Sherry Cooke’s brother, Dennis, died during stint in a nursing home in Louisville. Years ago, Dennis fell from a ladder and sustained serious brain injuries. He was only in his 40s, and spent the next several years bouncing from one nursing home to another.
Cooke, who lives in Pewee Valley, said she kept her brother company and checked on him practically every day. Despite her vigilance, she said he starved to death within seven months of entering a nursing home.
“Time after time I went in and the tube feeding was not running,” said Cooke, who is now a nursing home reform advocate.
Making sure her brother was getting proper care from the nursing home staff was a constant battle, Cooke said. She said she sometimes saw Dennis’ feeding tubes tied in knots and his body covered in bed sores.
She kept records of his time there and eventually took some final pictures of him right before he died. Her brother had entered the nursing home at a healthy weight and died an emaciated man. Dennis—who was 5-foot-7 –died weighing 106 pounds.
The federal government recently updated how it ranks the quality of nursing homes in the U.S.
And nursing homes around Kentucky are plagued by problems that have plummeted the state to the bottom of national rankings, according to the new information from the Centers for Medicare and Medicaid Services.
The rankings have nursing home advocates clamoring for stronger regulations, though industry representatives claim the rankings are unfair.
A recent Newsweek analysis found more than 40 percent of Kentucky’s nursing homes got just one or two stars, out of the federal five-star ranking system. This puts the state in the bottom tier nationwide, tied with five other states for the sixth worst in the country.
The ranking is based on state and federal inspection surveys, as well as staffing levels and incident reports, among other things. The federal government added some other quality measures this year, which made many states slip in the rankings. That includes Kentucky.
“Thank goodness for the five-star system and thank goodness it’s been upgraded,” said Nancy Trentham, co-founder of the Kentucky Initiative for Quality Nursing Home standards.
Trentham said she’s been trying to get the state to improve staffing standards for more than a decade now. But she said a lack of political will and entrenched industry interests in the state legislature have kept any change from making it to the governor’s desk.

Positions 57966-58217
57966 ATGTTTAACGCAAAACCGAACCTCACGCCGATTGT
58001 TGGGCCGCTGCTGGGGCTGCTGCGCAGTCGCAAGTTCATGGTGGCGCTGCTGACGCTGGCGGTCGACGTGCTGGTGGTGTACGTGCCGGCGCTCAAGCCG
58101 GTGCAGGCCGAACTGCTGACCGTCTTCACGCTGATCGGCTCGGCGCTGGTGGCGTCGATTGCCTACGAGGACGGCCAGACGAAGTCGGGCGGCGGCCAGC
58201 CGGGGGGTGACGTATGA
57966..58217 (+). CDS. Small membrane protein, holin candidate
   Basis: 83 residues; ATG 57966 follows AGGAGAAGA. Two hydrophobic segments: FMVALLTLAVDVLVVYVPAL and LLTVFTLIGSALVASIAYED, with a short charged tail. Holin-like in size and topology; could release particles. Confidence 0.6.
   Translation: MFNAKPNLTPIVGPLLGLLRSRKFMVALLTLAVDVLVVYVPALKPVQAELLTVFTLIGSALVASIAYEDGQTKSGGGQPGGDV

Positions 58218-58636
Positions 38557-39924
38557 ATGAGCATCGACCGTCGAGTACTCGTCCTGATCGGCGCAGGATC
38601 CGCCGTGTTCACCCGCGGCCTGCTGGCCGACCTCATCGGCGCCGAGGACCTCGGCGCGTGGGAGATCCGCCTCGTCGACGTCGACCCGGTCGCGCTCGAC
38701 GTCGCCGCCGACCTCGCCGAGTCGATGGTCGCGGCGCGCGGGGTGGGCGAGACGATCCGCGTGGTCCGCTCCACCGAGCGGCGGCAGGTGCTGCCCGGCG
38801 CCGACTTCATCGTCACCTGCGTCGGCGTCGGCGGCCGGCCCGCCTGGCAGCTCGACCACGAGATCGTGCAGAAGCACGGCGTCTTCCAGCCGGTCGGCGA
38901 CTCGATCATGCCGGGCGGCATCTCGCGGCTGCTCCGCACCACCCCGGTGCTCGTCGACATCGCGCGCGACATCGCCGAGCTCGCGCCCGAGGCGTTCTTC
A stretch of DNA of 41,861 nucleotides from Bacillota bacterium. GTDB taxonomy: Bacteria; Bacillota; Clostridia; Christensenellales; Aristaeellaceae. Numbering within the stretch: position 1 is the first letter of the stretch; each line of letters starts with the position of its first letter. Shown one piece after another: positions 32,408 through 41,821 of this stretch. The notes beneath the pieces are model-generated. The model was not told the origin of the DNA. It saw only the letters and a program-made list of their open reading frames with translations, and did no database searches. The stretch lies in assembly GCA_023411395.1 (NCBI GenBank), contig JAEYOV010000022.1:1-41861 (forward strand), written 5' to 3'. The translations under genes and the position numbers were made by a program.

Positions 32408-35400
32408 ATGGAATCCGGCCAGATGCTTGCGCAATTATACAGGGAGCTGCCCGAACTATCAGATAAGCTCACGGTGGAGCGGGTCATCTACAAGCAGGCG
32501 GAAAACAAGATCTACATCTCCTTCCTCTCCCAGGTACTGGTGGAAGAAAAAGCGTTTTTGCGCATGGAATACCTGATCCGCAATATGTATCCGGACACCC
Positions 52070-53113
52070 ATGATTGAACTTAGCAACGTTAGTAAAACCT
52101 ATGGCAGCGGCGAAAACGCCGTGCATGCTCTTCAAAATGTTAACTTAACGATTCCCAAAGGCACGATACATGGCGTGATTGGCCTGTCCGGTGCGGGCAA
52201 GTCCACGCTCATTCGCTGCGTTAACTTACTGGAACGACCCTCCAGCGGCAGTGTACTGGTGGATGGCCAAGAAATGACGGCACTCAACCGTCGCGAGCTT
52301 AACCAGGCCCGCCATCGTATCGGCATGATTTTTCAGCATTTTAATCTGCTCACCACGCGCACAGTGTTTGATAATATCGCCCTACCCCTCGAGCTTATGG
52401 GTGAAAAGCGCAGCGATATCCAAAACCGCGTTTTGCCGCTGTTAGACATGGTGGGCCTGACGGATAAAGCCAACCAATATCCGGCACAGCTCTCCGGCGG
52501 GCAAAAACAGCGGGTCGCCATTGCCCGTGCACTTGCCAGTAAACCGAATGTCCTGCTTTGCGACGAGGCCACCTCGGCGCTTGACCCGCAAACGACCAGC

“If we can address staffing levels in the state legislature, that’s going to improve the care,” she said. “If you don’t have enough staff to care for people, there are going to be incidents to happen and some deadly.”
Trentham said inconsistent quality of staff training is also a problem—and then there is the issue of background checks.
Many homes don’t fingerprint medical and nonmedical staff before they hire them, which can put residents in danger.
“John Brown can come in and say his name is Richard Smith. And John Brown just committed a multitude of crimes,” Trentham pointed out.
With elder abuse on the rise, Trentham said nursing facilities need to make that a priority.
Only 11 percent of licensed nursing homes participate in a voluntary fingerprinting program for elder care facilities, according to the state agency that runs it.
Betsey Johnson, president of the Kentucky Association of Health Care Facilities, said access to fingerprint scanners is currently a barrier for many facilities. She said state agencies are currently working to fix that.
Johnson also takes issue with the way these surveys are conducted.
“There is a lot of subjectivity that’s involved,” Johnson said.
“I mean you have state employees who go into facilities and although they have some guidance they are allowed a lot of discretion. And for some reason in Kentucky we tend to see more deficiencies—higher more significant deficiencies and definitely higher fines. And that’s something that should concern all of us.”
In fact, a ProPublica analysis of some of the new data released by the federal government shows that Kentucky actually leads the nation in the rate of serious deficiencies per nursing home.
Jan Scherrer, who has been fighting for more regulations in Kentucky for years, said it’s not a mystery to her why these numbers are so bad.
After years of unsuccessfully fighting to improve staffing standards, she’s now focusing her efforts on getting state officials to spend more money on homecare.
In Kentucky, she said, nursing homes should only be considered “an absolute last resort.”